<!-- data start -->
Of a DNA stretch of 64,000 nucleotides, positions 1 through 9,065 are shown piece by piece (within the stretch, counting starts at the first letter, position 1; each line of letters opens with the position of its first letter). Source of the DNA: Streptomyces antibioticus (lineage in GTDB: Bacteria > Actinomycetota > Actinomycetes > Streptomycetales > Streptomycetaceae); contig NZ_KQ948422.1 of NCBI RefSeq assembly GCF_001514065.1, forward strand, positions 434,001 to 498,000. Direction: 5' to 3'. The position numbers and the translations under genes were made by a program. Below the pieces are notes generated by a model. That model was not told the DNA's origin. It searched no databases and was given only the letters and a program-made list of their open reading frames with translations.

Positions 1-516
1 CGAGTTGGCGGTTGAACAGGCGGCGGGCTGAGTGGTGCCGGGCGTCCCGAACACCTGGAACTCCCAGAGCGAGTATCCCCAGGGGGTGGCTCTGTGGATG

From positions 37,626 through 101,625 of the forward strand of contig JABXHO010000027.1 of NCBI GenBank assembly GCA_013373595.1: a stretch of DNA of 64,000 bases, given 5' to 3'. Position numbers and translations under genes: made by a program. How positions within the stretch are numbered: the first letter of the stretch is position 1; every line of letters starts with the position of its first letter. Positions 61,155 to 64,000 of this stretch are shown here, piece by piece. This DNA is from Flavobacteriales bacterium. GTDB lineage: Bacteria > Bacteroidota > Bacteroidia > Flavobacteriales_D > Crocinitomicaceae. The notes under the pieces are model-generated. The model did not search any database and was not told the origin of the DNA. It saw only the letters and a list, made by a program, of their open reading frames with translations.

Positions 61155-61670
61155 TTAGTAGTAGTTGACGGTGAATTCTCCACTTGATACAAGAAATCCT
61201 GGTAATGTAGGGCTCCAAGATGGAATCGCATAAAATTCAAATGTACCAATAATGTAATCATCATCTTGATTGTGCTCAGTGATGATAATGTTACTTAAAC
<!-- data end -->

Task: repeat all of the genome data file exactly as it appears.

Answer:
Of a DNA stretch of 64,000 nucleotides, positions 1 through 9,065 are shown piece by piece (within the stretch, counting starts at the first letter, position 1; each line of letters opens with the position of its first letter). Source of the DNA: Streptomyces antibioticus (lineage in GTDB: Bacteria > Actinomycetota > Actinomycetes > Streptomycetales > Streptomycetaceae); contig NZ_KQ948422.1 of NCBI RefSeq assembly GCF_001514065.1, forward strand, positions 434,001 to 498,000. Direction: 5' to 3'. The position numbers and the translations under genes were made by a program. Below the pieces are notes generated by a model. That model was not told the DNA's origin. It searched no databases and was given only the letters and a program-made list of their open reading frames with translations.

Positions 1-516
1 CGAGTTGGCGGTTGAACAGGCGGCGGGCTGAGTGGTGCCGGGCGTCCCGAACACCTGGAACTCCCAGAGCGAGTATCCCCAGGGGGTGGCTCTGTGGATG

From positions 37,626 through 101,625 of the forward strand of contig JABXHO010000027.1 of NCBI GenBank assembly GCA_013373595.1: a stretch of DNA of 64,000 bases, given 5' to 3'. Position numbers and translations under genes: made by a program. How positions within the stretch are numbered: the first letter of the stretch is position 1; every line of letters starts with the position of its first letter. Positions 61,155 to 64,000 of this stretch are shown here, piece by piece. This DNA is from Flavobacteriales bacterium. GTDB lineage: Bacteria > Bacteroidota > Bacteroidia > Flavobacteriales_D > Crocinitomicaceae. The notes under the pieces are model-generated. The model did not search any database and was not told the origin of the DNA. It saw only the letters and a list, made by a program, of their open reading frames with translations.

Positions 61155-61670
61155 TTAGTAGTAGTTGACGGTGAATTCTCCACTTGATACAAGAAATCCT
61201 GGTAATGTAGGGCTCCAAGATGGAATCGCATAAAATTCAAATGTACCAATAATGTAATCATCATCTTGATTGTGCTCAGTGATGATAATGTTACTTAAAC